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ALFALFA, seed of, sent to the editor by Com. Jones, Young's experiments in agriculture, with remarks,

A. B. on Maryland lands, No. 1. 81, No. 2. 91.

for distribution, 392.

viz.-on wheat, 361; on barley, 370; on oats, 386;

ADLUM, John, on the manufacture of wine from wild AMPHICON on civil engineering, 205. On the Aus- on buckwheat, 387; on peas, turnips and carrots,

grapes, 261.

trian system, 210.

394; on potatoes, 409.

ADOPTION, singular system of in France, 32.

ANIMAL KINGDOM, on the study of, with reference BURNING, directions to escape, 399.

AGRICOLA, dissertation on lime, by, 369.

to agriculture 186, 194, 202, 209, 226, 235, 242, 249, BUTTER, general observations on the manufacturing

AGRICULTURE, of modern Italy, 1. As influenced 266, 273.

of, 285.

by geographical circumstances, 2. Science of, 2, ANIMALS, on the improvement of the breed of, 19. BYRON, Lord, list of his works, 64.

9, 17, 33, 65. On the establishment of schools teach- General principles of rearing, managing and feed-

ing theoretically and practically, with letters from ing domestic, 33. On the study of the animal king-


Emanuel De Fellenberg and William C. Wood-

dom with reference to agriculture—on the lan- CABBAGES, culture of, injurious to the soil, 179. Large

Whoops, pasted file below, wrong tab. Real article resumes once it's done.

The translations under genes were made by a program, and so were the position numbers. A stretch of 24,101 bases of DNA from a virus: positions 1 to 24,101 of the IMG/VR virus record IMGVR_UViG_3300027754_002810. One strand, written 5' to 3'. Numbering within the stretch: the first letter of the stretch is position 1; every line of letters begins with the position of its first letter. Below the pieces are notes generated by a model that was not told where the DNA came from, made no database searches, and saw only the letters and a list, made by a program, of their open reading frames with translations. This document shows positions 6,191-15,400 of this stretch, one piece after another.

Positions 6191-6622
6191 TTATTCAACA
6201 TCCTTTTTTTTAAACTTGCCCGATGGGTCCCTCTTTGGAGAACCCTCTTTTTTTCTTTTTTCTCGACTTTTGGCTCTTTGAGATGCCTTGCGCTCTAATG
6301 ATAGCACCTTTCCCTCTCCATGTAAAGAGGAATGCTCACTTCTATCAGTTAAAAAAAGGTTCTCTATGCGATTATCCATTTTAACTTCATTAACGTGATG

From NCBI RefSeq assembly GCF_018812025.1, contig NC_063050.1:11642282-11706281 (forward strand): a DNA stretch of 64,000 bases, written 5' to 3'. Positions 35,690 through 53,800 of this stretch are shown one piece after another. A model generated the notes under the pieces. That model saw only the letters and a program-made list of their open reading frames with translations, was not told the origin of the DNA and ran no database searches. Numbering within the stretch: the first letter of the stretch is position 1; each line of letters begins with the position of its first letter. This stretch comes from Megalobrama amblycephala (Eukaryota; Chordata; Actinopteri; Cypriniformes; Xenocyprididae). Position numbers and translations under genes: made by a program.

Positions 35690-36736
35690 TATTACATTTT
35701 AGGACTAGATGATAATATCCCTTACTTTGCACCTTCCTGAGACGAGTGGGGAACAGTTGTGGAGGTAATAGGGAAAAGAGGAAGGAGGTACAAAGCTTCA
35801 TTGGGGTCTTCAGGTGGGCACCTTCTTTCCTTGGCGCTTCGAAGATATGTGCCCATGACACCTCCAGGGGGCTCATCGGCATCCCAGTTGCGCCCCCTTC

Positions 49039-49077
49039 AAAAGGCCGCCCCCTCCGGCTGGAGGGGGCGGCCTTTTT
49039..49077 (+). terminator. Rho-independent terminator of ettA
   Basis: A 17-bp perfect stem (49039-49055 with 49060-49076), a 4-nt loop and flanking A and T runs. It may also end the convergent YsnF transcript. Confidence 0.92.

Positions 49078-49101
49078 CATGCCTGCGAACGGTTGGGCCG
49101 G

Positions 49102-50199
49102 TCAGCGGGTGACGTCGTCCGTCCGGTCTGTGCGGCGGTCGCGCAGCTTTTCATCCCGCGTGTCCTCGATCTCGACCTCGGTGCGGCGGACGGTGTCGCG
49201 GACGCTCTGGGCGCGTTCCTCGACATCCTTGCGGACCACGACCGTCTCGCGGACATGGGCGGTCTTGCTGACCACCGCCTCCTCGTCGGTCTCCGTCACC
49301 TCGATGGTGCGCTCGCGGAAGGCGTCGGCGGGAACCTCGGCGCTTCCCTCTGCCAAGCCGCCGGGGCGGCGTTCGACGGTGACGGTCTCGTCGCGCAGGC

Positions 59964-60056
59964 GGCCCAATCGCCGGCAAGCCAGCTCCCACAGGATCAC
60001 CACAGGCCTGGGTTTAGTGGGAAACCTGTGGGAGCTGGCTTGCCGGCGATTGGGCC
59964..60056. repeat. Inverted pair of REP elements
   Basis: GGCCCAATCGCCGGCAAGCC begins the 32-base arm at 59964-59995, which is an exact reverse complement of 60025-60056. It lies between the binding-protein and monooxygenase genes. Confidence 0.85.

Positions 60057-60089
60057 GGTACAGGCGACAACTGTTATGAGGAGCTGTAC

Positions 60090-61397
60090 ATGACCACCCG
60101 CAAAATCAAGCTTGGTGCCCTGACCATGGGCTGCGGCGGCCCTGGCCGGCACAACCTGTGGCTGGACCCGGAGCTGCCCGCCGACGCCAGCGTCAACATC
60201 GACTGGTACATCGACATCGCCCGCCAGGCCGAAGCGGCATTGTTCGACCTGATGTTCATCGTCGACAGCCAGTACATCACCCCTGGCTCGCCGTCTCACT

bridge on the subject, 25, 34. Of Louisiana, re- guage, nomenclature, description and classification

one raised in Aldie, řa. 215-do. in Northampton

marks on, 154. Of New England, by Thomas Gold,

of-external anatomy of, 186, 194, 202, 209, 226,

county, Va. 362.

161, 169. Remarks on, by the editor of the New 235, 242, 249, 266, 273.

CAMPO MARTO, farm of, in Italy, account of its ma-
York Statesman, 322. of Georgia, extract from ANTS, battle of the, by M. Hanhart, 264.

nagement, 1.
Mr. Bevan's report thereon, to the legislature, 338. APPLES, large ones, 109, 229, 308. On retaining good

CANALS, extracts from the report of the commission-
Arthur Young's experiments in, 361, 370, 386, 394.

varieties of, 165. Notice of Adams', 210. Japa- ers of the New York, 77. Remarks by "Anne
Act for the promotion of, in Pennsylvania, 410.
nese, description of, by D. and C. Landreth, 221.

Arundel,” on cutting one from Annapolis to Wash-

Method of keeping for twelve months, 285.

ington, 222. List of, in the United States, 286.
OF BARNWELL DISTRICT, S. C. addressed by APRICOT, notice of a large one, from Mr. J. Lafitte,
mark with the impression of a leaf, 340.

Progress of the Chesapeake and Delaware, 301.
Mr. Patterson, 17.

Report of the president and directors of do. to
-OF DORCHESTER COUNTY, Md. list of pre-

Gov. Kent, 381. Proposed one in Georgia, 325.
miums for the show in October, 1827, 227. Official ARRACACHA of South America, grows to perfection

Estimated cost of the Chesapeake and Ohio, 413.
account of their show, and distribution of premi-

in Florida, 40.